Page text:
Next year, I would want to take part in this myself with a team for at least this can be my long unfulfilled dream of doing something about Space since watching on a black & white TV, Neil Armstrong jump off the ladder from the Apollo 11 Lunar Module and stand and walk on the moon in 1969. I still want to go to the moon (and thanks to Kelvin for locating the talk from 2007).

Not allowed to code? Really?

[image from:]

Lots of interesting, but not surprising, information is being made public about the Singhealth data breach.

The Commitee of Inquiry has been told that there was an IHIS employee who found a bug in the Allscripts “Sunrise Clinic Manager” EMR in 2014 who then made the loophole known to a rival of Allscripts, Epic Systems Corporation. Both of these vendors products are closed, proprietary and, IMHO, unnecessarily and excessively expensive products.

From this report (again, this is MSM reporting, so take it with two pinches of salt – you have to read the court transcript which I am not sure if available, yet, if ever), says that the IHIS employee was “unhappy” that he could not do coding in the job role he was doing and so, he then decided to contact Epic to tell them of the issue so that it could “… leverage the vulnerability to gain a larger market share” (emphasis mine).

Larger market share? How so? The hospital clusters in Singapore are about evenly locked-in between these two proprietary vendors. Moving from one to another is not a simple thing. And one bug does not even start the thinking process. Who knows if the Epic product has similar issues?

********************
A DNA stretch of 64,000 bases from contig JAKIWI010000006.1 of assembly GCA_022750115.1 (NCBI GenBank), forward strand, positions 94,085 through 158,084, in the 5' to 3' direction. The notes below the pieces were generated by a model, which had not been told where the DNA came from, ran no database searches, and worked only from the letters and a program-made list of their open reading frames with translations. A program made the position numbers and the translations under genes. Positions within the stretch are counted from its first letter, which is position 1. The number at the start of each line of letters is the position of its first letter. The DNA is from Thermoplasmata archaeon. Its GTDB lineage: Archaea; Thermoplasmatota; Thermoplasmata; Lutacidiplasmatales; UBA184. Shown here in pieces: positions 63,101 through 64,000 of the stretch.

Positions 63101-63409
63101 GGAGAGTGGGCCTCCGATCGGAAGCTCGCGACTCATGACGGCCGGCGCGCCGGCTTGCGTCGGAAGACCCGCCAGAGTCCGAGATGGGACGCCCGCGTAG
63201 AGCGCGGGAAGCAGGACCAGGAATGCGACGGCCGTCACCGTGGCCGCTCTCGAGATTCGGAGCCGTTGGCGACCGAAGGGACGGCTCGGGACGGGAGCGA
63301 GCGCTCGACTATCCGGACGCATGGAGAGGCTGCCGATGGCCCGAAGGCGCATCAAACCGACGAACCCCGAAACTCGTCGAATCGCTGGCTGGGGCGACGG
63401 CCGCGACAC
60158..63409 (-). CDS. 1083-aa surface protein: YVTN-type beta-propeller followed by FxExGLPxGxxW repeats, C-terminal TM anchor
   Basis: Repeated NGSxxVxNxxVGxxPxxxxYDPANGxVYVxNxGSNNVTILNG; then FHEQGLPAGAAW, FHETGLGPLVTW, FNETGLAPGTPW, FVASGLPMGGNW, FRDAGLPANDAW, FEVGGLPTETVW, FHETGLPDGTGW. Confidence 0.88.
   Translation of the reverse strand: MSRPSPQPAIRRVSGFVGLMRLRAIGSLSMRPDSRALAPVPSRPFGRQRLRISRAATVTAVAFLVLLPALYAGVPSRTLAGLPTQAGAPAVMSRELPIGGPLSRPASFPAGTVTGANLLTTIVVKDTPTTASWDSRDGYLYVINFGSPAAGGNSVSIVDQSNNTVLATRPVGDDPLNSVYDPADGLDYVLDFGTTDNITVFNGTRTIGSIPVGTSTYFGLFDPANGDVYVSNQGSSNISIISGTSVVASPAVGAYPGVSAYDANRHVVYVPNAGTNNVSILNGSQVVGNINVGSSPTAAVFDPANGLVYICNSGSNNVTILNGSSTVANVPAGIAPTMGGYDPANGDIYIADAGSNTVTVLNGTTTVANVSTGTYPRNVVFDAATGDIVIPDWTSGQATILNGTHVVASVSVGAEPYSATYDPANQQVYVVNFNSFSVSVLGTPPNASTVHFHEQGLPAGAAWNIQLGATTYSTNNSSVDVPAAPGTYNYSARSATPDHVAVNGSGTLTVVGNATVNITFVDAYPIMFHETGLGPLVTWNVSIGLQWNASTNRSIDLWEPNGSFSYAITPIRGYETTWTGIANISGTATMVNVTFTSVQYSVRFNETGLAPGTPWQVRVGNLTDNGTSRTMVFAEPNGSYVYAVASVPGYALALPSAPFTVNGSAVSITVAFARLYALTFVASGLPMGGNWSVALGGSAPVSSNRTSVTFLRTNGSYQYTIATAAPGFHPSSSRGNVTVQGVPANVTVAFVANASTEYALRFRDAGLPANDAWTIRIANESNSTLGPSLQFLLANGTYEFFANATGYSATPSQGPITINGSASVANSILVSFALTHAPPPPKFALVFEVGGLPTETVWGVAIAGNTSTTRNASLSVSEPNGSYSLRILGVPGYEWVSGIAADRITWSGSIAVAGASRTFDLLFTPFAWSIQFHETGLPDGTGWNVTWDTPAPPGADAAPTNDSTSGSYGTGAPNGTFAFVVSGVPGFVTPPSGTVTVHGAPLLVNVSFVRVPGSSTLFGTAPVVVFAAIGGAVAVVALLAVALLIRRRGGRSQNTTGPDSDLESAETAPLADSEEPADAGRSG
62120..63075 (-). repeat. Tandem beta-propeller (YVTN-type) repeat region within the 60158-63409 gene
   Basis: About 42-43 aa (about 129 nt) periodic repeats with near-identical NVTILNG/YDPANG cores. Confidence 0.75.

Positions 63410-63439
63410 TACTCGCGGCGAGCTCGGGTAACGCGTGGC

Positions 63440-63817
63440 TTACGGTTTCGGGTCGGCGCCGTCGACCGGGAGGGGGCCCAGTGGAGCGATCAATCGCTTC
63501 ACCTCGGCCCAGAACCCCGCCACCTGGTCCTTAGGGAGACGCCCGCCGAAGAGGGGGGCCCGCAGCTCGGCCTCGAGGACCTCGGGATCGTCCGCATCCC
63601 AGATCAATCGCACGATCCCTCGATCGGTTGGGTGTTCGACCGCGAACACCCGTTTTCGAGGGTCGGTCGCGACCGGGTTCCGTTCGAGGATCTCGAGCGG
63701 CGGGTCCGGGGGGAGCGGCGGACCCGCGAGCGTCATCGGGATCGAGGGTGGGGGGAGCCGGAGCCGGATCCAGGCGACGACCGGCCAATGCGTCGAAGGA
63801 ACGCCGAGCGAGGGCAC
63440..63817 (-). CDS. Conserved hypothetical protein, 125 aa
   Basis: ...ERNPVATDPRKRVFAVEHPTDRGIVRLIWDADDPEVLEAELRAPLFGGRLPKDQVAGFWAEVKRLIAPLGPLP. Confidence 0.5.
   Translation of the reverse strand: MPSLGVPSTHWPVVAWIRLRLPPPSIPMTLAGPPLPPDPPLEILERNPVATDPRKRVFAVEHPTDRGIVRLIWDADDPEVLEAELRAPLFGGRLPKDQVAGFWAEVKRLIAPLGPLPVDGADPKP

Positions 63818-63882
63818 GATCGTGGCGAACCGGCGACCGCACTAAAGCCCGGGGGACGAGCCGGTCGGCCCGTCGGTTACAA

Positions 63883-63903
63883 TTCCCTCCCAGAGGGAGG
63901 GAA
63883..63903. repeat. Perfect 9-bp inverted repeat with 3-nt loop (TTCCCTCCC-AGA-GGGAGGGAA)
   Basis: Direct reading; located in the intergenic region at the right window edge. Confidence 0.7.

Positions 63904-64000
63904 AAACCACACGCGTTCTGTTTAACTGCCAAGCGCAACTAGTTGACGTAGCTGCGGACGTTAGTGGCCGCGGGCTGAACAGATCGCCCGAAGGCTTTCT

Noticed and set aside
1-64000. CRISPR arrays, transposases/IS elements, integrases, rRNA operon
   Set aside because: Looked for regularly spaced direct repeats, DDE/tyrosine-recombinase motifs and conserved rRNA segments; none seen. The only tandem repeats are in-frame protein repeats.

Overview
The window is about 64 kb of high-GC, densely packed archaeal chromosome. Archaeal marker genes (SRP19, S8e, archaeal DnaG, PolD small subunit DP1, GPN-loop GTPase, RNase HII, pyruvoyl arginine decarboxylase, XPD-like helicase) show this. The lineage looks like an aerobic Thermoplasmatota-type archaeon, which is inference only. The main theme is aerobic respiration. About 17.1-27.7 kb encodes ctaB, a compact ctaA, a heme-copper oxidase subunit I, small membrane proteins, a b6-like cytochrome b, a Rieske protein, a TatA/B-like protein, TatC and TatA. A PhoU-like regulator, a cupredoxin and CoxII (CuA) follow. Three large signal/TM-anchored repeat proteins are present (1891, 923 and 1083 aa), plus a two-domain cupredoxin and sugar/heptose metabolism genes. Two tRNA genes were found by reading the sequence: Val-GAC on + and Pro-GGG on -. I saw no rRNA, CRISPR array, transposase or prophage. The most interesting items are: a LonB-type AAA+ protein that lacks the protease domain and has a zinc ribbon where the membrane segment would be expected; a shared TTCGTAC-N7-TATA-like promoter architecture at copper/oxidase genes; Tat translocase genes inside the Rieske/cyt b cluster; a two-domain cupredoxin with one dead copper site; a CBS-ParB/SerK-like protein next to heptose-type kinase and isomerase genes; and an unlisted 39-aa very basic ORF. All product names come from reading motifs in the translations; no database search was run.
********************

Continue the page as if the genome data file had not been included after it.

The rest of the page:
Not being able to ascertain if the reason offered by the former IHIS employee is indeed valid, I find that it seems to be a fluffy afterthought. Having been caught out, the former IHIS employee is offering excuses.

Not Allowed To Code?

I find that reason to be intriguing. Did the job that the IHIS exmployee took on involve coding? No indication in the report. If that was what the person wanted to do, why not channel the skills an open source project that could use help? No one will stop you from doing that, unless, the terms of employment of IHIS says that a developer “cannot work on any software project other than what is part of the job”.

I have no insights on what the terms of employment are, but here is an example of an enlightened and correct way to encourage developers:

“Participation in an open source project, whether maintained by the Company or by another commercial or non-commercial entity or organization, does not constitute a conflict of interest even where such participant makes a determination in the interest of the project that is adverse to the Company’s interests.”

– taken from page 3 of

Software developers are artists. Software development is an art form. One would not constraint a painter, so why would one shackle a software developer?

Bug Reporting, Fixing and Regression Testing